Apparent Contradiction

Many are confused. The gospel accounts speak heavily of the Law, while Paul’s letters tell us the law doesn’t apply. Can we make sense of this (apparent) contradiction? Yes! In the form of two questions: First, “When did the New Testament begin?” and, secondly, “To whom was each (Paul, Matthew, John, Peter, etc.) speaking when he wrote?” The answers to these questions will lead us to a clear understanding of the apparent contradiction.

Though the literature of the New Testament begins with Matthew’s account of the life of Christ, it is not the New Testament paradigmatically or historically speaking. The debate over which Gospel – Mathew’s or Mark’s – is older notwithstanding, none of the gospel accounts are technically the New Testament. Jesus walked the earth in the gospel accounts fulfilling the requirements of the Jewish Messiah (Old Testament). As a rule He came for the Jews (Matthew 15:26; Mark 7:27). He was divinity in the flesh, born a Jewish man, who lived according to Jewish law, and He was the Jewish Messiah who necessarily had to hold completely the Jewish Law (or fail the qualifications thereof). Also, as a rule, Jesus spoke to the Jews, and the Gentiles were simply incidental over-hearers. The Law was the identifier for Jews, but was no such thing for Gentiles. Though the gospel accounts are, biblically speaking, “Christian” articles, they are still very much Old Testament and very much Jewish.

Likewise, it was established at the (so-called) “Jerusalem Council” (Acts 15) and subsequently in the letter to the Galatians, that Peter was the apostle to the Jews (Gal. 2:8); James was equally concerned with Jews (Gal. 2:12-14) and, in fact, James, Peter, and John were known as “The Pillars of the Jewish Church” (Gal. 2:9). Quite simply, the letter of James is written to Jewish Christians; it is the Jewish Gospel, if you please (Gal. 1:6-9). The letters of Peter and Jude, for the most part, bear no resemblance to the gospel accounts, but deal with practical issues of the recipients – mainly Jews. It can be argued that the three epistles of John are directed to Gentiles (for instance, the “Gaius” in III John is arguably the same “Gaius” the Macedonian – Acts 19:29, who hosted Paul in Corinth – Rom. 16:23, who was a recipient of one of the rare baptisms that Paul performed – 1Cor. 1:14, and who accompanied Paul to Ephesus – Acts 19:29). But all letters bearing John’s name were written three decades after the Apostle Paul’s.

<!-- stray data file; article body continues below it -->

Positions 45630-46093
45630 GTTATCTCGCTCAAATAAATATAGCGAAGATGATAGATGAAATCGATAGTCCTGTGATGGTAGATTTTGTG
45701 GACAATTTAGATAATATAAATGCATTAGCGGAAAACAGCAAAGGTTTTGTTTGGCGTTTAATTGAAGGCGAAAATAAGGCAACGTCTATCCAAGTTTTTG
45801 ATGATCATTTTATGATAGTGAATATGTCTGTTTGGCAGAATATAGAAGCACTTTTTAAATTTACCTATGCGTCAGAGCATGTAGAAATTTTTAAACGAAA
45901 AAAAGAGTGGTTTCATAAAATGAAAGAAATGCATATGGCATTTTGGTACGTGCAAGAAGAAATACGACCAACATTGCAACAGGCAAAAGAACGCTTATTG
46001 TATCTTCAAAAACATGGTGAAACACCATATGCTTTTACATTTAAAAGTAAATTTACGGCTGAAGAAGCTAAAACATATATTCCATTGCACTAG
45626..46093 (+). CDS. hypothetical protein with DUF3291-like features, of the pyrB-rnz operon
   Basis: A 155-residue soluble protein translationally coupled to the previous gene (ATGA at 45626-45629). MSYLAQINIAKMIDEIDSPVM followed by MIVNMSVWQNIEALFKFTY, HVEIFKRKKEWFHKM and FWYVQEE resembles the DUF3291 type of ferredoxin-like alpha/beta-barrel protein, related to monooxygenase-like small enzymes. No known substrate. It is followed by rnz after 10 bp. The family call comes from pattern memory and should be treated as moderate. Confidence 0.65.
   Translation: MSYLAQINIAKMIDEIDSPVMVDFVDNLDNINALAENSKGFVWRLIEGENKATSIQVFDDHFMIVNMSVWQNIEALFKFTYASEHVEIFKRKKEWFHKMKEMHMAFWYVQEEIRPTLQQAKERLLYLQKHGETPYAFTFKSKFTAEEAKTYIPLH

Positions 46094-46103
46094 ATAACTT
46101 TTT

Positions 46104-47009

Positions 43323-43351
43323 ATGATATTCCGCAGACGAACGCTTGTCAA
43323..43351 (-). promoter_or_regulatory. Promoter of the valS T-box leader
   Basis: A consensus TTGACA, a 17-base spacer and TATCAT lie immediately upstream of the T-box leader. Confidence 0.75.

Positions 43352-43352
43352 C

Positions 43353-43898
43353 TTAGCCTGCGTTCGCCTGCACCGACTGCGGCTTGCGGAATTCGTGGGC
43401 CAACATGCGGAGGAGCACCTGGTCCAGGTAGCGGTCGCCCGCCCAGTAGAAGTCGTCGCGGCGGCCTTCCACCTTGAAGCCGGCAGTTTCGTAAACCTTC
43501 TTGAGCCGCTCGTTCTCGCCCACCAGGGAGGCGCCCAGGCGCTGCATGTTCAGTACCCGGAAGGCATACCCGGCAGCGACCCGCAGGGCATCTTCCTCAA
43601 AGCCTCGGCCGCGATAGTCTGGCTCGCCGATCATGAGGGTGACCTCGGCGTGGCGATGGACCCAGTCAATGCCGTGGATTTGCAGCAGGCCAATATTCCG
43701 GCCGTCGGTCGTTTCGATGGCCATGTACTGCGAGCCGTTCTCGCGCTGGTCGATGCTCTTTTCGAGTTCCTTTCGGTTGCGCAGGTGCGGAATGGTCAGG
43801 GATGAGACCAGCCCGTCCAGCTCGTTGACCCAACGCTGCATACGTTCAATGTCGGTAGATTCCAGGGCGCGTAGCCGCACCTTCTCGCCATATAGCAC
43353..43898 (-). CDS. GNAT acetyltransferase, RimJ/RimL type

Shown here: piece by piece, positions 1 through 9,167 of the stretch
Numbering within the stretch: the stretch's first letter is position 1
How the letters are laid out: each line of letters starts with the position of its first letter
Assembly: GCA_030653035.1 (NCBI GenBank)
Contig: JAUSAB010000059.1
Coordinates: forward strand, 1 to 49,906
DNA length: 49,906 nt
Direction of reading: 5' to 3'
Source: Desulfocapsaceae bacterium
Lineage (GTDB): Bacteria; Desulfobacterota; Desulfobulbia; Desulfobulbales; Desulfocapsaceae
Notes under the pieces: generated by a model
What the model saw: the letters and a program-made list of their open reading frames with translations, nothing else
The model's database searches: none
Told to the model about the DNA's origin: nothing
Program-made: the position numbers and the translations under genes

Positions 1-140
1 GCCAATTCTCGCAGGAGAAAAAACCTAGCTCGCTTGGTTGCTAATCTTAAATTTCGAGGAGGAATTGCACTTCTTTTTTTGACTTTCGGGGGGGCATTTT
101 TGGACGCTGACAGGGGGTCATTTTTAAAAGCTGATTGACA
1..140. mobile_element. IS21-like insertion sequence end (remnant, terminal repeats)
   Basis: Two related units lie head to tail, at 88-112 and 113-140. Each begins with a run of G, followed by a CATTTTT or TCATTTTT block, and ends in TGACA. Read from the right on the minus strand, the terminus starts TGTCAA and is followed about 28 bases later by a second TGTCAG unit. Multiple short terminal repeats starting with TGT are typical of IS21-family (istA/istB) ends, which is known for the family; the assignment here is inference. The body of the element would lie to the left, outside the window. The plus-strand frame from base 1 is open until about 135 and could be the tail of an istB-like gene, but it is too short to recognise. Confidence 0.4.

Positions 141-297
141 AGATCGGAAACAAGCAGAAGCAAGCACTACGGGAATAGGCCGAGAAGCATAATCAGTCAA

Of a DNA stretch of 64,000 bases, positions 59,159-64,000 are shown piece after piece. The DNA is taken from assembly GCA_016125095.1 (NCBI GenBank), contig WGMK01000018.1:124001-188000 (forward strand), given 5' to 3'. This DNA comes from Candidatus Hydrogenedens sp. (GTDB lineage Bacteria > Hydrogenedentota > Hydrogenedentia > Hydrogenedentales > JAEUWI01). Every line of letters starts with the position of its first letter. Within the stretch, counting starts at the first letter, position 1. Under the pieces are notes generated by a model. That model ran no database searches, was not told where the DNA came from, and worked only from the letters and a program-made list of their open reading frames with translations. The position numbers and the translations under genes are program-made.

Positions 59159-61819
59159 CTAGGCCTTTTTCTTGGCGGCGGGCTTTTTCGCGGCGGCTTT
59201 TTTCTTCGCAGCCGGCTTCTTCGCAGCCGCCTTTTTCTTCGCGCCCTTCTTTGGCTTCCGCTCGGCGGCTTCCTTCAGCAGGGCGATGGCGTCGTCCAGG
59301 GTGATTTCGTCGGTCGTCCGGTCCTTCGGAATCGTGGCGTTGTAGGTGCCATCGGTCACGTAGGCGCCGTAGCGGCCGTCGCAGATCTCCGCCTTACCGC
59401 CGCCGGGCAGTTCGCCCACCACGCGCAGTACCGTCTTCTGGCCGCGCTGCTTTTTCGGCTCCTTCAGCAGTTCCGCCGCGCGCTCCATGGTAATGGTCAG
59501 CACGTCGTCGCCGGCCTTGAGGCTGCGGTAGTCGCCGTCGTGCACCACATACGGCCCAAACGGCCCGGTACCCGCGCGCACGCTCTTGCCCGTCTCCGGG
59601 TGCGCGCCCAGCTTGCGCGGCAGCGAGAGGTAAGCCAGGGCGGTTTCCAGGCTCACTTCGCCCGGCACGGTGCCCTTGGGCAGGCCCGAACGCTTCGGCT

For the Apostle Paul, whose letters were the very first collected as a whole, the Gospel of Grace does not begin before the Cross of Christ. The reason is that he was the Apostle to the Gentiles, and as such, the Gentiles would have known nothing about any Mosaic Law, save that it was Jewish tradition. Furthermore, Paul (at best) only alludes to the earthly life of Christ; as the apostle to the Gentiles, it would be the Resurrection Life of Christ that would concern the pagan nations. His theology demands conformity to the death of Christ (Phil. 3:10), not the earthly life of Christ. For Paul, the fact that Jesus fulfilled the Law of Moses only concerned Gentiles because of His sinless life and, therefore, His ability to be the Gentile Savior.

However, as important as the Cross of Christ is to Pauline Theology, the crucifixion is not the beginning of the New Testament. It is the Acts 2 account of the Day of Pentecost where the paradigmatic and historical New Testament began. It is not until the Holy Spirit is the indwelling power-plant that the church is born, resulting in the dawning of the New Testament era.

So, with all that being established, though the gospel accounts appear first in the Scriptures, they were written after the Day of Pentecost but deal specifically with events before it. We see in the gospels the Law as the norm because they are still of the Old Testament paradigm. And we see in the letters generally, and Paul’s specifically, that Jesus Christ is the norm because the Day of Pentecost has occurred, shifting Testaments to the “New.” What makes the New Testament distinct from the Old is the Resurrection Life of Christ, rather than the attempted best efforts of humanity (and Israel, specifically). Being the New Testament church, our lives are hidden with Christ in God (Col. 3:3) – the Resurrection Life of Christ – and not a part of the ministry of death contained in the killing letters of the Law (2Cor. 3:7).

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